Wednesday 7 January 2009

Object Initialization

Making sure your Smalltalk objects are initialized once and only once can be tricky.

(if you'd rather skip the discussion and go straight to the details, here are Seaside's object initialization conventions)

For starters, some Smalltalks implement #new on Object to call #initialize and some don't. But it gets more complicated than that. For example:
  • What should you call a new parameterized initialization method?
  • How should a subclass with one of those make sure its superclass is initialized?
  • How should class-side instance creation methods work?
  • How do you make sure inherited instance creation methods don't result in partially initialized objects?
  • What if someone else has made subclasses of yours and is already overriding your superclass' initialization method?
These are just a handful of the possible issues.

For much of the code you write, you can probably avoid worrying about this too much. You were probably using and testing the code as you wrote it, so you know it works. You probably don't have that many levels of subclasses and you (or at least someone on your team) probably knows (or can trace) all the users and subclasses of each class. In many cases, it probably isn't even the end of the world if an object is initialized twice and you're bound to notice pretty quickly if an object is never initialized. All this breaks down as your project and team get bigger, of course.

As a framework, though, I believe Seaside needs to hold its developers to the very highest possible standards of code quality. Seaside is used in Smalltalk images of various platforms all over the world and there is no way that any developer will ever be aware of all the subclasses and users that are out there. Some of our users will implement classes where it does matter if they're initialized twice and when it breaks it will be them not us who notices the problem. This means that we need to be unambiguous, clear, concise, consistent, and portable (and yes, documented... sigh), as well as vigilant in thinking about how developers will subclass, extend, and use our code.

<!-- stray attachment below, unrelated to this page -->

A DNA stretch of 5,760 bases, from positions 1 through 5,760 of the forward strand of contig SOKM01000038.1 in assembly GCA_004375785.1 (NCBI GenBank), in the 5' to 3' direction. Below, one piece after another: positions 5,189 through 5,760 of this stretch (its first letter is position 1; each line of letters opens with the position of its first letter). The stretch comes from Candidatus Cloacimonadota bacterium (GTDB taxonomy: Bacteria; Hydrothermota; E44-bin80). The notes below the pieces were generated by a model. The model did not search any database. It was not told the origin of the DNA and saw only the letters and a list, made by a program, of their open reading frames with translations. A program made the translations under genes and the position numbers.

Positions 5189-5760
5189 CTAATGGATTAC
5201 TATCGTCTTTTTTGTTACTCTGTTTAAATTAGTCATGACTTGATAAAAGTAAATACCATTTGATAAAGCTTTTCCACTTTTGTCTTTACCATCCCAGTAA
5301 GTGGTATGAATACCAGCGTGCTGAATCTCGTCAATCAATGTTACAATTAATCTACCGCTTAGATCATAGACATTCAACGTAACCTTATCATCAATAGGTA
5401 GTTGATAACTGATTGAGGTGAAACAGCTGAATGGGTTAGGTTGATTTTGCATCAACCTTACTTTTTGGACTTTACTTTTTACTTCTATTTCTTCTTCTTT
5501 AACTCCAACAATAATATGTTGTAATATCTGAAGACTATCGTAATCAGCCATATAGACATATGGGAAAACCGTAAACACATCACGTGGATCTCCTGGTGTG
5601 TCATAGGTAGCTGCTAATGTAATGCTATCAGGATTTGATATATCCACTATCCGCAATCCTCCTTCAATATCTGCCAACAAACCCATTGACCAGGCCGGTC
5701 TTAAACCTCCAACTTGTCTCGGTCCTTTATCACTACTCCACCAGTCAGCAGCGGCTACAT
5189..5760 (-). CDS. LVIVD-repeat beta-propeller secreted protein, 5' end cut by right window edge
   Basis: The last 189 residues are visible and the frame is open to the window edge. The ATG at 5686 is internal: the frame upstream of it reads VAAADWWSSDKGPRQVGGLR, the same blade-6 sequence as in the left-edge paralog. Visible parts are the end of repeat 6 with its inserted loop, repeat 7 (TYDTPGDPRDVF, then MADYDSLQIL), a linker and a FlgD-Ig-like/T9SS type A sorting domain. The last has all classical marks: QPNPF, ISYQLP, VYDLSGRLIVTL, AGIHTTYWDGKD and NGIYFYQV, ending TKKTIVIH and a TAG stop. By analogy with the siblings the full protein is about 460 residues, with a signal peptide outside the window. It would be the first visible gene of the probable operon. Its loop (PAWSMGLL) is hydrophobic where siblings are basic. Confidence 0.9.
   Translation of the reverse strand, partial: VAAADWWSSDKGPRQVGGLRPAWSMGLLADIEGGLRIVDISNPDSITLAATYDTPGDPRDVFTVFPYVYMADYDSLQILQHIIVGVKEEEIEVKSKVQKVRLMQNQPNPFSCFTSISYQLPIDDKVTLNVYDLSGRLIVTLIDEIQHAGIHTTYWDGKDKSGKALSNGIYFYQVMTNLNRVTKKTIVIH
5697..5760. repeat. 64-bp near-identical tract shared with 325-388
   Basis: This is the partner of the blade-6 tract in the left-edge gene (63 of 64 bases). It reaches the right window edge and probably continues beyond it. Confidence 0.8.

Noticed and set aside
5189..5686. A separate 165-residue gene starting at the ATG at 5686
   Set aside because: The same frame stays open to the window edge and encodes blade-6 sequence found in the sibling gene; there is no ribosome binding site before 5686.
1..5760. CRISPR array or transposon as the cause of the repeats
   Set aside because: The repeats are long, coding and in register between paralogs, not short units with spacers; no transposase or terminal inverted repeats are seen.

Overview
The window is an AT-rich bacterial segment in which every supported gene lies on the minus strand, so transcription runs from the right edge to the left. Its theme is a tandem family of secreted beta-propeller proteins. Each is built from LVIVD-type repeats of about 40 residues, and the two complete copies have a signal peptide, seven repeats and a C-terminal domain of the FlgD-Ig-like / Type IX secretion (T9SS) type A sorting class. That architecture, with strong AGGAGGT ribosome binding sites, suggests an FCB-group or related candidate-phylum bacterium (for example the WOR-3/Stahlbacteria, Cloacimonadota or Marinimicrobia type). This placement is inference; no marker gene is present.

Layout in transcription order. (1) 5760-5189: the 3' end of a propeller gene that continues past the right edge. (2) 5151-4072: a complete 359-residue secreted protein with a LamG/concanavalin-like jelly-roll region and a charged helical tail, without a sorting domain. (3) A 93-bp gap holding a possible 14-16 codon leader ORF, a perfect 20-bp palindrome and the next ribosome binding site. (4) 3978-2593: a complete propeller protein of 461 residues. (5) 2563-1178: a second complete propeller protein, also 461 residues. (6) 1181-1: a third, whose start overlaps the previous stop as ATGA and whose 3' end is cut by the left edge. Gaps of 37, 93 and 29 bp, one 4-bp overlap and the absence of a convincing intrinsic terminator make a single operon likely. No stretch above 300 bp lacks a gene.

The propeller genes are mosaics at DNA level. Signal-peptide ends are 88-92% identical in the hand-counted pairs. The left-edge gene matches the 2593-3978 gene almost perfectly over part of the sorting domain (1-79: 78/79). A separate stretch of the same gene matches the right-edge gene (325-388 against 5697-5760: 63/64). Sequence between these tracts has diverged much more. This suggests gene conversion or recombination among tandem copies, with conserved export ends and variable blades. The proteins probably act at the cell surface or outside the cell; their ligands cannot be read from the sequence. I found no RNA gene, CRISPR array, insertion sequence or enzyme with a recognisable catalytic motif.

For Seaside, Avi and I worked out a loose convention for this from day one and it has been fairly consistently applied. Some recent discussion on the mailing list, however, has prompted me to formalize and document our conventions. Our requirements are something like:
  1. Each object must be initialized once and only once.
  2. During initialization, all initialization methods must be called in a predictable order. If my subclass has already overridden my superclass' initialization method, it should still be called. (This means a method should never call super with a selector other than its own).
  3. All inherited instance creation methods must result in a completely initialized object.
  4. The conventions must be consistently applicable in all cases.
  5. It should be very clear to users of the class what parameters are required for initialization.
  6. It is more important to minimize the complexity and effort for users of the framework than for developers of the framework.
  7. Without sacrificing the above points, we should not have to write or override more code than necessary (we don't want to have to override every instance creation method each time we subclass, for example).
So here are the conventions we use in Seaside. Let me know what you think.

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